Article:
If I ordered a Rembrandt, would you want some?
That’s the idea behind blockchain startup Mattereum, which wants to tokenize purchases and investments so that ordinary people can buy tiny shares of real estate, art, or almost any other goods. TechCrunch reports that in a flashy bid to showcase the concept, the company has purchased a $9 million Stradivarius violin that it has already opened up to investments on its platform.
A blockchain is a distributed network in which all members’ computers are used to independently verify transactions or other activity, preventing any one party from having too much power and hopefully improving security. The core idea holds promise, but the industry has courted hype and scams that have made it hard for the public to get a good grasp on what it is and how it works.
To tokenize something basically means to buy and sell shares of that object, usually via the cryptocurrencies that people generate and trade on blockchain networks. But Mattereum wants to be the platform people use to bring blockchain transactions and marketplaces to the real, physical world.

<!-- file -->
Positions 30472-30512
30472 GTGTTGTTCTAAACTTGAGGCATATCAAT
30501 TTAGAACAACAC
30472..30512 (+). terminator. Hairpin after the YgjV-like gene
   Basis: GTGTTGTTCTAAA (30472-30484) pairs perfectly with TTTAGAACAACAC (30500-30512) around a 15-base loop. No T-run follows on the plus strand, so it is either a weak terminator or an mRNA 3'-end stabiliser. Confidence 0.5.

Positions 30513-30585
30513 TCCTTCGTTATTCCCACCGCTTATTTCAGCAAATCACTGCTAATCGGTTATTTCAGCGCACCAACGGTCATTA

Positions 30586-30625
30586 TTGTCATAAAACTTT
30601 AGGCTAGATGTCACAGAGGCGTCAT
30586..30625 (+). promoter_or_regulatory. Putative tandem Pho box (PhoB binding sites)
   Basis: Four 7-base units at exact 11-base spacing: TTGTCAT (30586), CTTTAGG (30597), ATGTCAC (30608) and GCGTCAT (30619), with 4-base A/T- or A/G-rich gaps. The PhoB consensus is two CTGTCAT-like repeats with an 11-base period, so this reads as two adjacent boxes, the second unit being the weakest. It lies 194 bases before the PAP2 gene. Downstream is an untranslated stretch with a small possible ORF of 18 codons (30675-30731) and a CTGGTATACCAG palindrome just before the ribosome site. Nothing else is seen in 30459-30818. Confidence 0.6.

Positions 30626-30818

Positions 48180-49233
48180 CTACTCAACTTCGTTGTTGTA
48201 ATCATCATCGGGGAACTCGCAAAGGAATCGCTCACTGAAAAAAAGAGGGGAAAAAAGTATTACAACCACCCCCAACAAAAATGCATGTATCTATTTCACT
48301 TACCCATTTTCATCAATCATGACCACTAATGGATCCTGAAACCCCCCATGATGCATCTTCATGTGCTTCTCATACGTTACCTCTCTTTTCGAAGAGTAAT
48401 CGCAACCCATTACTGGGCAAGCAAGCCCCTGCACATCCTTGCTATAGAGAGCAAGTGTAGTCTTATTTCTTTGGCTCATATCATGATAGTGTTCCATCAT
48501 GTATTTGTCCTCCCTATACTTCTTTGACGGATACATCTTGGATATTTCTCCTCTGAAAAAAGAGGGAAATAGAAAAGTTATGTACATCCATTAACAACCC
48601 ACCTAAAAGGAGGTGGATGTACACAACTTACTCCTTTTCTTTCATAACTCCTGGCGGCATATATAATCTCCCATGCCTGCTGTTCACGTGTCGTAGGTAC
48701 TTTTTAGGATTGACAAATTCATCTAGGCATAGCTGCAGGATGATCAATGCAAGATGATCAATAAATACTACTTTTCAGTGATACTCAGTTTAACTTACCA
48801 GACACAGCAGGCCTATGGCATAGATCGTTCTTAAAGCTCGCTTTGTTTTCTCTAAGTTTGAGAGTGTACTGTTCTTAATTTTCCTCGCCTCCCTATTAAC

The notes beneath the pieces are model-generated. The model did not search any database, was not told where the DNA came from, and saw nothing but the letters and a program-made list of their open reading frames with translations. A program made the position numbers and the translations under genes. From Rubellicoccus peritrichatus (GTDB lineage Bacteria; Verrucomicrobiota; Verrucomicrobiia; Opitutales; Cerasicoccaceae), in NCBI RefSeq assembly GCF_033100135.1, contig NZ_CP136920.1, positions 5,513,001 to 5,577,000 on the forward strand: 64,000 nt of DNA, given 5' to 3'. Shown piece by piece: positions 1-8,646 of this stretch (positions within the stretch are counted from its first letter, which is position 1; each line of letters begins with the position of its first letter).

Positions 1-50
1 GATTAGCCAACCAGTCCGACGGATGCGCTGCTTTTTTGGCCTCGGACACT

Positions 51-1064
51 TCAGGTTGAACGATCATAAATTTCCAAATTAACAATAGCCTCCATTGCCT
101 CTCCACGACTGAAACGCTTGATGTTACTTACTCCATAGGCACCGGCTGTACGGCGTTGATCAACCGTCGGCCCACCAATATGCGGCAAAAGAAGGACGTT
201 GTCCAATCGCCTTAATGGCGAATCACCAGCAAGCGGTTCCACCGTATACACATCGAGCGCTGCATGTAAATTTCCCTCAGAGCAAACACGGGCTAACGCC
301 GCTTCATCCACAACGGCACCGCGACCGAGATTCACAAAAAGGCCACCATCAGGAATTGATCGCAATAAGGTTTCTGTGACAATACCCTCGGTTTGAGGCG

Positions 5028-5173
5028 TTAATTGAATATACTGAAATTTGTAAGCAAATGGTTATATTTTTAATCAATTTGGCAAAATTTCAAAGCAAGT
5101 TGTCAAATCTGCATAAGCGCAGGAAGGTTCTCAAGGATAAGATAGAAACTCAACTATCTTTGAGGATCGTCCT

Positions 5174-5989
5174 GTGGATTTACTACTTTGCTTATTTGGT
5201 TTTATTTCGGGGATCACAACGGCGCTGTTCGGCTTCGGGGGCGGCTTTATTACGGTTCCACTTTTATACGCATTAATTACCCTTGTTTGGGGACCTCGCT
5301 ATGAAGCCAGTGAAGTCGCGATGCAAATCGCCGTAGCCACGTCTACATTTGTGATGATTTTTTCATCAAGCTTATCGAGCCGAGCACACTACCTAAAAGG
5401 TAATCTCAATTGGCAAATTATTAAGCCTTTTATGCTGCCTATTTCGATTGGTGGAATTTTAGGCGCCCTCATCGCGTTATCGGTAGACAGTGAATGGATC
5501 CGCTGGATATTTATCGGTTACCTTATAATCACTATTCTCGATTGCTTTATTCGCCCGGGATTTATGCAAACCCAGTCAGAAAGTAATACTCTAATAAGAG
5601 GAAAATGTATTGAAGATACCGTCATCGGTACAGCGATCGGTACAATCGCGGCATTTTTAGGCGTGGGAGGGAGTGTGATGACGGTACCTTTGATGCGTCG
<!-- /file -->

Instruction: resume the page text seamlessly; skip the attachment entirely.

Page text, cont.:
For instance, people who invest in that part of that violin would be able to stipulate rules, TechCrunch reported, such as requiring a certain number of performances per year in that investor’s country.
Mattereum isn’t the first to try to tokenize the entire economy. The big challenge — at which most blockchain startups have failed — is to convince people that decentralizing actually provides an advantage.
Last year, Recode reported that 23 to 28 percent of Americans don’t have reliable internet service in their homes — and that’s still way better than most other countries. That’s to say there are bigger fish to fry before we can put everything on a digital blockchain and declare the economy revolutionized.